My first Zonda...and it probably won't be my last.
About this creation
The Pagani Zonda F was debuted in 2006 at the Geneva show. It is similar to the coupe except it has a removable carbon fiber roof and canvas side curtains which weigh just 11 pounds. The name "Zonda" was taken from an air current above Argentina. The letter "F" was taken from a former Formula One race car driver who's name is Juan Manuel Fangio. He helped do some of the early engineering on the Zonda.
The Pagani company was founded in 1992 by Horacio Pagani, and is based in San Cesario sul Panaro, near Modena, Italy. Horacio Pagani formerly managed Lamborghini's composites, founded Pagani Composite Research in 1988.
I had a huge problem when I was working on the front because I only had two more wheel arches. But as you can see, I used chairs to make wheel arches. Those two holes are the air intakes that cools the brakes.
I'll show you how I made it.
It took a while to get it in the right position but I think it turned out fine.
The side view.
That's a sticker of the Italian flag.
The air intakes. That also took a while to build because there's only one stud between the curved Lego piece and the wheel.
The doors can open.
The trunk can open.
The trunk isn't spacious at all. But part of the reason is because some parts of the roof is stored in there. This is the first convertible that I've that you can store the whole roof IN the car.
The engine cover can open.
Everything is open.
It's hard to see, but there are three pedals: the clutch, brake, and glass. You can see it better later when you scroll down some more.
The bird's eye view.
Here's what it looks like with the top on.
The bird's eye view.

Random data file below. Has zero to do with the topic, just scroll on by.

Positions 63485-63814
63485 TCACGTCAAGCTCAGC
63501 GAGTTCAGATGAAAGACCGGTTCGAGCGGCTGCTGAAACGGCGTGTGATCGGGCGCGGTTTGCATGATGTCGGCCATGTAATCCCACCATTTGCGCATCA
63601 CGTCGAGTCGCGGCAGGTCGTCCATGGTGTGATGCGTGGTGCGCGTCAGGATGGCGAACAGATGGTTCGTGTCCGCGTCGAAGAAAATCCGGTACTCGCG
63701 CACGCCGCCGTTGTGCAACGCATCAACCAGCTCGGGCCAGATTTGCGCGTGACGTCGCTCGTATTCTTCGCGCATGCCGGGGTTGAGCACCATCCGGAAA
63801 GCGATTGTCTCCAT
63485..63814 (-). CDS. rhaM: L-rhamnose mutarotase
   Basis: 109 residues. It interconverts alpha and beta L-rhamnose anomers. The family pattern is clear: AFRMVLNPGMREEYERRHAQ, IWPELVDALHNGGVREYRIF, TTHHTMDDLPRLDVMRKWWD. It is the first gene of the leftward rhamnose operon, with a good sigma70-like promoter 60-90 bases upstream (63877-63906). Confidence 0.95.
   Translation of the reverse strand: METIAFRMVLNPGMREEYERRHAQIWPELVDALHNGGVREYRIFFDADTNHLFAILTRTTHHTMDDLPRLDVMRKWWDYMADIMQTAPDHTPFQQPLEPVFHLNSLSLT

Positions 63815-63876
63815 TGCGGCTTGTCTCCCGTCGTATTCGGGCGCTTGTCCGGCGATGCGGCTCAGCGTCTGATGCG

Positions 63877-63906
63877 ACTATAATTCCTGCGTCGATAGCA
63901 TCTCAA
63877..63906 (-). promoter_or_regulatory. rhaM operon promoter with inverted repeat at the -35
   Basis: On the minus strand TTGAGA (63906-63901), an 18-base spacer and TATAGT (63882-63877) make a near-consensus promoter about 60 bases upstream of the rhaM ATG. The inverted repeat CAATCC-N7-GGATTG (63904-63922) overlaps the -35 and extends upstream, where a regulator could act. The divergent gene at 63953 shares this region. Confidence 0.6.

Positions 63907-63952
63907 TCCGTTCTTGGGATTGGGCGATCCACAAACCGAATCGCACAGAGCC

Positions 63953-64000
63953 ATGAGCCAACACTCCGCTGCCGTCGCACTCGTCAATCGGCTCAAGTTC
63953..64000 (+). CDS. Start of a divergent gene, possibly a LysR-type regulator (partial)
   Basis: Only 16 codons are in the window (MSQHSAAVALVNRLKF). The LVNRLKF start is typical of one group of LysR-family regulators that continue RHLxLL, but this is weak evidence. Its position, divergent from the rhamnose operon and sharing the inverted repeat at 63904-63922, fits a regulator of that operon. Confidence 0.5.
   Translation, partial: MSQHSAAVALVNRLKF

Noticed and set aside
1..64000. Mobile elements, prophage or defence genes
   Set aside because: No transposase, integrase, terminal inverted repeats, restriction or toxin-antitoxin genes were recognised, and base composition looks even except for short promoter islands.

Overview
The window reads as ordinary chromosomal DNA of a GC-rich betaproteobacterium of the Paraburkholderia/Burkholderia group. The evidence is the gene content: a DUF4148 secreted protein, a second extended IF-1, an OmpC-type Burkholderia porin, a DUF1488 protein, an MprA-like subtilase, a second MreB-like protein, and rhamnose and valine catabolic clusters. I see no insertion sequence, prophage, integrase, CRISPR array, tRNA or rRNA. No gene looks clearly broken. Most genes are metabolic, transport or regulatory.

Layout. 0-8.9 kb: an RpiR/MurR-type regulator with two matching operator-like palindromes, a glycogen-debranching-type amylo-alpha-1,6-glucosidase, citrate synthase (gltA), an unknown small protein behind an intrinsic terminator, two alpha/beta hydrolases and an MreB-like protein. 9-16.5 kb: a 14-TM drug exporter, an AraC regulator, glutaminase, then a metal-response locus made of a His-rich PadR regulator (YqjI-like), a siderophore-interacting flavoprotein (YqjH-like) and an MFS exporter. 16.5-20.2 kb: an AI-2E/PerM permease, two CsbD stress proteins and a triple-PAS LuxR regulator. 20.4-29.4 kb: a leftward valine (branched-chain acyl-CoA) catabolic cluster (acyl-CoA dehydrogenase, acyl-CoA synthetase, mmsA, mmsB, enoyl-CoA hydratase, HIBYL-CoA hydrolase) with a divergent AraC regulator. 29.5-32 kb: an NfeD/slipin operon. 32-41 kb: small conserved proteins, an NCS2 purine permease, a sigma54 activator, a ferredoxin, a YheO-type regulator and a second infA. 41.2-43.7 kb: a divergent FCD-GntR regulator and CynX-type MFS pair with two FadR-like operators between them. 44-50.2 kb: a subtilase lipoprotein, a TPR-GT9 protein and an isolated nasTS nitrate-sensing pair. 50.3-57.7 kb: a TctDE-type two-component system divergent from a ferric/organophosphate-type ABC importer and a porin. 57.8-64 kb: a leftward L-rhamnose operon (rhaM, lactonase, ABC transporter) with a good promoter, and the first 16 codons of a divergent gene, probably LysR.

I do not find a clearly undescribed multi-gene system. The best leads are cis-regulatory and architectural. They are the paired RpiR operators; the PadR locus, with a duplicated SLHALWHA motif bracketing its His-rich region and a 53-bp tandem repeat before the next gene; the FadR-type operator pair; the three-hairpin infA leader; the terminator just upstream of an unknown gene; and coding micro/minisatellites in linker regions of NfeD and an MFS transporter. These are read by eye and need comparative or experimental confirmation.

I made it so that you can make slight modifications so that it becomes a Pagani Zonda R. Sadly, it isn't black. I hope you like the Zonda R.
Here's the pieces that are needed to make it a Zonda R.
Just one minute...
That's the air scoop on top of the roof.
Some more air intakes.
The only thing that's different on the back is I removed the Zonda F license plate.
Here's the engine. It's not that detailed because the two beams that is connected to the engine cover blocks a lot of the space. On the R version, you have to remove the whole engine cover to access the engine. But I didn't make the engine more detailed because I wanted to make it easy to modify.
Here's pictures of the car after a big race. The crew took the car apart so they can work on it. Don't worry, I didn't take the car apart to build another car... yet.
Carbon-ceramic brake discs.
The interior without any seats.
Here's the side view of the car.
And here's a picture of the it with the front part taken off.
Here's a picture of the three pedals that I mentioned before. The far right one is the clutch and it's chrome.
Quoting Phong Chang
I really like the build itself. Very nice techniques for the parts around the tires. My only beef is that you could easily perfect this by covering up those studs. Still nice build
Thanks. Do you mean the windshield or the part that's right behind the cabin. If you mean the windshield, then that's because I don't have enough tiles. If you mean the part that's right behind the cabin, then that's because in order to have the roof on, you need to have studs showing so you can connect it. Just to let you know, I took the car apart already.